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Patients With Acne Vulgaris Did Not Display Significant Resistance Differences Versus 7 Antibiotics


While some resistance was noted against azithromycin, clindamycin, and erythromycin, they were not statistically significant.

Patients with acne vulgaris (AV) with the biofilm-forming (BF) and non–biofilm-forming (NBF) bacteria Cutibacterium acnes (C acnes) and Staphylococcus epidermidis (S epidermidis) had no significant differences in resistance against 7 antibiotics, according to Clinical, Cosmetic, and Investigational Dermatology.

frank29052515/Adobe Stock
frank29052515/Adobe Stock

Moreover, some resistances were seen against clindamycin, erythromycin, and azithromycin, but they were not statistically significant.

Key Takeaways

  • There were no significant differences in antibiotic resistance between BF and NBF strains of Cutibacterium acnes (C acnes) and Staphylococcus epidermidis (S epidermidis) in patients with acne vulgaris (AV).
  • Some resistance was observed against clindamycin, erythromycin, and azithromycin, but these differences were not statistically significant.
  • The study challenges the belief that biofilm formation contributes significantly to antibiotic resistance in acne, as no notable relationship was found between biofilm formation and antibiotic resistance in this context.

"The rise of antibiotic resistance in acne has become a major concern in dermatology practice, and the ability of C. acnes and S. epidermidis to form biofilms is believed to contribute to increased antibiotic resistance in acne," the authors explained.

First, the researchers aimed to evaluate the comparison of antibiotic resistance between BF and NBF strains of C. acnes and S. epidermidis towards 7 commonly used antibiotics for acne.

A total of 60 patients with AV were included in this cross-sectional analytical study. Samples were acquired from closed forehead comedones using the standardized skin surface biopsy (SSSB) method at the Cosmetic Dermatology Clinic in Indonesia. Isolates were cultured and identified before the biofilm-forming test was conducted. Each antibiotic underwent susceptibility testing using the disc diffusion method.

Antibiotic resistance incidence to clindamycin in BF and NBF C acnes isolates was 54.5% (P = 1.00), while in BF S epidermidis isolates it was 54.5% and NBF S epidermidis isolates was 45.5% (both P = .67). Antibiotic incidence resistance to erythromycinin BF and NBF C acnes isolates was 54.5% and azithromycin BF and NBF C acnes isolates was 63.6% (both P = 1.00), whereas for S epidermidis BF and NBF isolates, it was 54.5% (P = 1.00). No resistance was seen to tetracycline, doxycycline, levoflaxcin, and cotrimoxazole across all groups.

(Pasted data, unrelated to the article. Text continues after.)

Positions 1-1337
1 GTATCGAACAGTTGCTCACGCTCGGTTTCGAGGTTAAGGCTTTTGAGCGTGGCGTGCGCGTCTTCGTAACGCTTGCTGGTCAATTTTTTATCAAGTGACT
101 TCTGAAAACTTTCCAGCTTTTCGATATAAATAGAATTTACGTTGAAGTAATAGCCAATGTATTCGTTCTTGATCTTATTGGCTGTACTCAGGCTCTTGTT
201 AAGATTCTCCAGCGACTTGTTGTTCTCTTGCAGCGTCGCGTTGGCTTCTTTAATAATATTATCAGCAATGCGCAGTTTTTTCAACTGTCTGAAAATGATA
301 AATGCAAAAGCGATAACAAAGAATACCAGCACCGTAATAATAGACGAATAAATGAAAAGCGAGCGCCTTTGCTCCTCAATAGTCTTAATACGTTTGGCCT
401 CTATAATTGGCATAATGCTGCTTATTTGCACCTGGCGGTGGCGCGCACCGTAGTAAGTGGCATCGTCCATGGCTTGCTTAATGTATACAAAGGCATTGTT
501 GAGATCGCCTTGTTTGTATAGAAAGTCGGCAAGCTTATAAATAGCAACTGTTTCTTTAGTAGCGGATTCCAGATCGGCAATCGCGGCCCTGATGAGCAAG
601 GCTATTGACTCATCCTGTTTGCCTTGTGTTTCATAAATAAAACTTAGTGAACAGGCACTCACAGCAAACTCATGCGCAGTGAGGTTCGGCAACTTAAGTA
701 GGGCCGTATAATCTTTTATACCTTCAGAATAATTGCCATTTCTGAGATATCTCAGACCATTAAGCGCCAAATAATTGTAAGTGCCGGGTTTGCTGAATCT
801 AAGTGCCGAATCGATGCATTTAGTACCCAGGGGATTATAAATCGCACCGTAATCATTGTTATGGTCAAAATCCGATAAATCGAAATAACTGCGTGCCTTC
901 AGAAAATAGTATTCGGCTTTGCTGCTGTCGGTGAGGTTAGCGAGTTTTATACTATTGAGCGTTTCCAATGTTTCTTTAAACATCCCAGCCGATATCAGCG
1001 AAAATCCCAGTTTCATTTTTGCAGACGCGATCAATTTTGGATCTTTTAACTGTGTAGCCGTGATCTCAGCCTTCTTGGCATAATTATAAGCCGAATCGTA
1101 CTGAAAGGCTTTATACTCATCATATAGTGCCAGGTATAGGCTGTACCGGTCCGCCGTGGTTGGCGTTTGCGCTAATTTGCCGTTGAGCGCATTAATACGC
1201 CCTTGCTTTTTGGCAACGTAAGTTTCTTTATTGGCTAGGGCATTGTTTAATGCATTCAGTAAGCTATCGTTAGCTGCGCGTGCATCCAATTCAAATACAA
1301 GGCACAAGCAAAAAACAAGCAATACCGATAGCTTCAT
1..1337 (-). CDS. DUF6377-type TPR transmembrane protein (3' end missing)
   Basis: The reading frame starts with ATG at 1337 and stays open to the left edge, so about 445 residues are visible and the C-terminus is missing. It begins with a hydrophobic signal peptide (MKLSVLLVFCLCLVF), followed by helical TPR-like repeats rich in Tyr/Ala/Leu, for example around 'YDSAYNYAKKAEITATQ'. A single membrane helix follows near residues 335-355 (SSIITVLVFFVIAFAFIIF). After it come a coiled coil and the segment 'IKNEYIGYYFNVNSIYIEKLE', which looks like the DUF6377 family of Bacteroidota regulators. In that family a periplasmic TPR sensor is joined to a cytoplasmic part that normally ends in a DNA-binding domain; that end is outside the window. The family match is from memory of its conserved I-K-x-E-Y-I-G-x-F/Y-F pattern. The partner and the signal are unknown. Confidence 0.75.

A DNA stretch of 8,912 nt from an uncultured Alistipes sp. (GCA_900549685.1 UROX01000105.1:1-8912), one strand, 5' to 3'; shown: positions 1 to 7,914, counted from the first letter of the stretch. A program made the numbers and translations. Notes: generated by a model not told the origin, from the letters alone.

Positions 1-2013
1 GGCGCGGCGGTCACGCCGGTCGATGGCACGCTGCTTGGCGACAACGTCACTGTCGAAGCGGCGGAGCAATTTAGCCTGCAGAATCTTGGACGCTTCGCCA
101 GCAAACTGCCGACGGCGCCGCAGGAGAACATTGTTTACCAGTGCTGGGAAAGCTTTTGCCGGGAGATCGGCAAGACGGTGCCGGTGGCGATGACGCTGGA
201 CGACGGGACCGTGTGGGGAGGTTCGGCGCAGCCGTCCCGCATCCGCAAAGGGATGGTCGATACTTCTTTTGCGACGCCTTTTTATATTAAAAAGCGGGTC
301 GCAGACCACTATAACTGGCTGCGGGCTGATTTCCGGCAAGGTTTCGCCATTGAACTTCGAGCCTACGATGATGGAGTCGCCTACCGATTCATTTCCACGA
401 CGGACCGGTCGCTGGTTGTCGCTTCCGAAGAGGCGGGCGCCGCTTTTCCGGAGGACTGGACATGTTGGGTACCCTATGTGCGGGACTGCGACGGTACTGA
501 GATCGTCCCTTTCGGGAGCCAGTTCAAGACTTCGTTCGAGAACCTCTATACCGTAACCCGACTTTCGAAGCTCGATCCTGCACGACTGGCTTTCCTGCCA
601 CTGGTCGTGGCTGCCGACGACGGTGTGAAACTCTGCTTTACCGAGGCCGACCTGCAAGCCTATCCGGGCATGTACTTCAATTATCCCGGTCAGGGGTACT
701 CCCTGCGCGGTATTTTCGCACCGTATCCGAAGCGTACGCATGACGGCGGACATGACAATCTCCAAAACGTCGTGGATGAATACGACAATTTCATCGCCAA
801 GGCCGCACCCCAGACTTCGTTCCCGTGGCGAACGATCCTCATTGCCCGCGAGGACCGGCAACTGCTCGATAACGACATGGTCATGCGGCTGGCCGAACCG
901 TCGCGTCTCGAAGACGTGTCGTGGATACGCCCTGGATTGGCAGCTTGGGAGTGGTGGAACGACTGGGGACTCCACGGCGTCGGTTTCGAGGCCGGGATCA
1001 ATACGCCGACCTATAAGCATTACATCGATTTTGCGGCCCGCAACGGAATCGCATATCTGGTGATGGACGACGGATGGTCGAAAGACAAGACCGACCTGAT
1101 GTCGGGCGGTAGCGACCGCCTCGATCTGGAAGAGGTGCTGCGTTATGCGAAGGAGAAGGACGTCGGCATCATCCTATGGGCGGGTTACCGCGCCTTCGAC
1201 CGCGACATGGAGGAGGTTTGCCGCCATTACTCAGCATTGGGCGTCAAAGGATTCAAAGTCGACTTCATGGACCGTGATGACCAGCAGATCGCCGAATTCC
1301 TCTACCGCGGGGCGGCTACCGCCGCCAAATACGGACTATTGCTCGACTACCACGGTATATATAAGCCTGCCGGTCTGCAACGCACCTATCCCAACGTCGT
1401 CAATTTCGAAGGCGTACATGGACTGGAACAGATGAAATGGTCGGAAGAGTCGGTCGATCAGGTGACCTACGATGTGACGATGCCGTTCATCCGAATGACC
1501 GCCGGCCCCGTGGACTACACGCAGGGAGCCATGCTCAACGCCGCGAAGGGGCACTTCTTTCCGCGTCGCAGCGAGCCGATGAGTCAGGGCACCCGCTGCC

This study showed that the BF group of S epidermidis resisted antibiotics more frequently compared with the NBF group.

“On the other hand, in C. acnes strains, the NBF group showed a tendency to be more resistant to antibiotics, although this difference was not statistically significant,” continued the researchers.

The topic is controversial because other authors have reached drastically different conclusions using different approaches and different species of therapeutically relevant bacteria. C acnes and S epidermidis are known biofilm producers. Biofilms offer protection against shear forces, preserve an inflammatory environment in vivo, and support the transformation of C acnes and S epidermidis into metabolically dormant persister cells. The biofilms create an ideal anaerobic environment needed for the growth of C acnes.

“In chronic infections, where C. acnes and S. epidermidis establish long-term persistence within biofilms, the expression of virulence factors is downregulated to accommodate the lower metabolic activity within the [exopolysaccharides]. This can result in therapeutic failure and a decreased quality of life for affected patients,” said the researchers.

Additionally, the chemical composition of biofilms prevents the diffusion of antimicrobials, acting as a pharmokinetic barrier to these treatments. Therefore, the minimum inhibitory concentrations needed to target biofilm-embedded bacteria might be 101 to 104 times higher than those required for planktonic bacteria. The environment has a significant influence on biofilm formation, and the structure of biofilms is extremely dependent on the surrounding environment, suggesting that biofilms adapt to local conditions.

“Based on our experimental data, we did not find any significant differences or notable relationship between biofilm formation and antibiotic resistance,” said the researchers.


  1. Ruchiatan K, Rizqandaru T, Satjamanggala PR, et al. Characteristics of biofilm-forming ability and antibiotic resistance of cutibacterium acnes and staphylococcus epidermidis from acne vulgaris patients. Clin Cosmet Investig Dermatol. 2023;16:2457-2465. doi:10.2147/CCID.S422486

[This article was originally published by our sister publication, AJMC.]

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